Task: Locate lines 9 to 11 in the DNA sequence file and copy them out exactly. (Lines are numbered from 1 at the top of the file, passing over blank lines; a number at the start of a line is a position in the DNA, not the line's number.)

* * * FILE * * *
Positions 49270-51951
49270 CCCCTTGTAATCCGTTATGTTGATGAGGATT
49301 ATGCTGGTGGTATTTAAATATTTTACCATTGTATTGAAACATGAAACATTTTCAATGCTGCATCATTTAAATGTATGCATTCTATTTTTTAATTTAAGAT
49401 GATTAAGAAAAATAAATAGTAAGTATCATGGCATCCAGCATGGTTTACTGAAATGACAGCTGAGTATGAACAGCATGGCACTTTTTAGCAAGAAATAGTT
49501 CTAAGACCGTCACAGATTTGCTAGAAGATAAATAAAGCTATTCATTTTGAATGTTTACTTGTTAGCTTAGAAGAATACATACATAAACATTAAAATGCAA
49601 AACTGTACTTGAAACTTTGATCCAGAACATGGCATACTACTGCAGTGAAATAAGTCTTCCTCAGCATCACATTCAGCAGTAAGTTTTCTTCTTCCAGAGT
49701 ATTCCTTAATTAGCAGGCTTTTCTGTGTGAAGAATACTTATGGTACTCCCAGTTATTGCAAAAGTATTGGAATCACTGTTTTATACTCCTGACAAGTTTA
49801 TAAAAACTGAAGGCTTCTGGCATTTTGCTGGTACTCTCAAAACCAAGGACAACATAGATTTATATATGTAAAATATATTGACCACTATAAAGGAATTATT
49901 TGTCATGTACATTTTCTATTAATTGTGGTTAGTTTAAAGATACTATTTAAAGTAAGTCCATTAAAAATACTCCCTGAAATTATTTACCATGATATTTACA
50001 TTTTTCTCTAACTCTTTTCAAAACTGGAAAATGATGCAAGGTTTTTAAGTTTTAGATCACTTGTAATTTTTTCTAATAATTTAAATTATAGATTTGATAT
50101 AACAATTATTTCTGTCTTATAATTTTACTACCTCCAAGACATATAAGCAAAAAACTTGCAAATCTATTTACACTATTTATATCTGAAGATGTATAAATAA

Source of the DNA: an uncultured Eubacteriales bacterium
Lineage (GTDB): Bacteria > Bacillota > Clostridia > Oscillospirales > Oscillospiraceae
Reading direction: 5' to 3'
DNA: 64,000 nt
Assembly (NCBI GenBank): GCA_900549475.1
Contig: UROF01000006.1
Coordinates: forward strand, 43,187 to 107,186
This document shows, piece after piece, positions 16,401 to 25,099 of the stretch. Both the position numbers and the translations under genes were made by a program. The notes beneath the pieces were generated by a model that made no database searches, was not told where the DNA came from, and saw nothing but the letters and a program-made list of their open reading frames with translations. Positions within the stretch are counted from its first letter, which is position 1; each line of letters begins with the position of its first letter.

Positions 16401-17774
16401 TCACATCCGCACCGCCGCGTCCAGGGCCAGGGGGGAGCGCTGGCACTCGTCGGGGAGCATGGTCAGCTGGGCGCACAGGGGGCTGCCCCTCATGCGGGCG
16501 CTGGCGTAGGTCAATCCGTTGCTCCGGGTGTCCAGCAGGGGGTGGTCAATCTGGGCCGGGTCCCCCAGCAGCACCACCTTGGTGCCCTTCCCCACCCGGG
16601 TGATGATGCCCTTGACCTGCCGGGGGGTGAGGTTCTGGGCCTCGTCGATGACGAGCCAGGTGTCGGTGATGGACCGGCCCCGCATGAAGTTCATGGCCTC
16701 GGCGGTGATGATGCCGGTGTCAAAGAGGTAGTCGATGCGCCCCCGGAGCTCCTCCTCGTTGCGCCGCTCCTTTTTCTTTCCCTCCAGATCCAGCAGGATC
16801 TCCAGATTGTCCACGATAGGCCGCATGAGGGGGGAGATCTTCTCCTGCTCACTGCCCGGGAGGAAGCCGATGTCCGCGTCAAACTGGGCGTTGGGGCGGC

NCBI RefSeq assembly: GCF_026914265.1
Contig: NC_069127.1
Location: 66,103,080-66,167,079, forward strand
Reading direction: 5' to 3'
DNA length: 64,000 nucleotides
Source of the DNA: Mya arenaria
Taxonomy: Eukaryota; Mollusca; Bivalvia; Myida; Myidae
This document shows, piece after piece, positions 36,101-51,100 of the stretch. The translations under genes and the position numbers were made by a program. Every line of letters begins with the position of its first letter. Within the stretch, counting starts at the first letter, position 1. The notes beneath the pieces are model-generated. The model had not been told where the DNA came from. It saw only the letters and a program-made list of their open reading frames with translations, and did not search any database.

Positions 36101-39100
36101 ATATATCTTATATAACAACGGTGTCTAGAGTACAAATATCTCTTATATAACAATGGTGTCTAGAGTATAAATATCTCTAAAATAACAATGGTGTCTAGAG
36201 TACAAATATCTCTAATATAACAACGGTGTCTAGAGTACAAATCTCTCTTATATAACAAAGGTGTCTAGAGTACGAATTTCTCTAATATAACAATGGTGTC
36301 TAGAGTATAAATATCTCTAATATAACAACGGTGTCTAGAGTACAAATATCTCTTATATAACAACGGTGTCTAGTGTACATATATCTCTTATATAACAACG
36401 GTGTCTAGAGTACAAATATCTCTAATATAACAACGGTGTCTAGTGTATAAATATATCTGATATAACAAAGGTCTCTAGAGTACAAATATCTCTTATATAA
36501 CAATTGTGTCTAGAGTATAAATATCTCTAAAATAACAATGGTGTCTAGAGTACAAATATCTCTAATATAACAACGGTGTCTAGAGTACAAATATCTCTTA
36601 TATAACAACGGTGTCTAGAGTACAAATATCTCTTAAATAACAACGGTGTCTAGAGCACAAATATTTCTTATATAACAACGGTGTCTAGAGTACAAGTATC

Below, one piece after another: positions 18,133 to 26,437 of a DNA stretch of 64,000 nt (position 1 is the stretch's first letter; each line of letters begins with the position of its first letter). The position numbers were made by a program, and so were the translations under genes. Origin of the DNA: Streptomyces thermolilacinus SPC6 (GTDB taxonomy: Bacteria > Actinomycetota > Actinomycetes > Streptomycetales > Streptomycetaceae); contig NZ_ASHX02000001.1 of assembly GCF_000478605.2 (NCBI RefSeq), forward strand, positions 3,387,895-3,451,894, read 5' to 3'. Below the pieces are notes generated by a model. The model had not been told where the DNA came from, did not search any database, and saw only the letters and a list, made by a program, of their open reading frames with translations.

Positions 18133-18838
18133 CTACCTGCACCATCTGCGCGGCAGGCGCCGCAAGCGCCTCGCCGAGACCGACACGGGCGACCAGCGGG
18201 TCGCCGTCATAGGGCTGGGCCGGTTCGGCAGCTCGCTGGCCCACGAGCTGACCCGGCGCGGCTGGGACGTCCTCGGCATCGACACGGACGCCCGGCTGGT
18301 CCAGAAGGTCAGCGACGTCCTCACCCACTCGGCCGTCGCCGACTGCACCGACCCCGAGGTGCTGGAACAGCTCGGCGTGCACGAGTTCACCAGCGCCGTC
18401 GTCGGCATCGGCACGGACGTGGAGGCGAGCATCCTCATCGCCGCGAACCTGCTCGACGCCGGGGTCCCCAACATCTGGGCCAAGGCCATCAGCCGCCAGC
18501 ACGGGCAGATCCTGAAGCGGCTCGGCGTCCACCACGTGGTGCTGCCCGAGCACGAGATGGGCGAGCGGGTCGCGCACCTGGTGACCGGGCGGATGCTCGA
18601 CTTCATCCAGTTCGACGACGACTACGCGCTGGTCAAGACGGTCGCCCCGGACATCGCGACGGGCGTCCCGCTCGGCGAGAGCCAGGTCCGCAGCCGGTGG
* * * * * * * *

49901 TGTCATGTACATTTTCTATTAATTGTGGTTAGTTTAAAGATACTATTTAAAGTAAGTCCATTAAAAATACTCCCTGAAATTATTTACCATGATATTTACA
50001 TTTTTCTCTAACTCTTTTCAAAACTGGAAAATGATGCAAGGTTTTTAAGTTTTAGATCACTTGTAATTTTTTCTAATAATTTAAATTATAGATTTGATAT
50101 AACAATTATTTCTGTCTTATAATTTTACTACCTCCAAGACATATAAGCAAAAAACTTGCAAATCTATTTACACTATTTATATCTGAAGATGTATAAATAA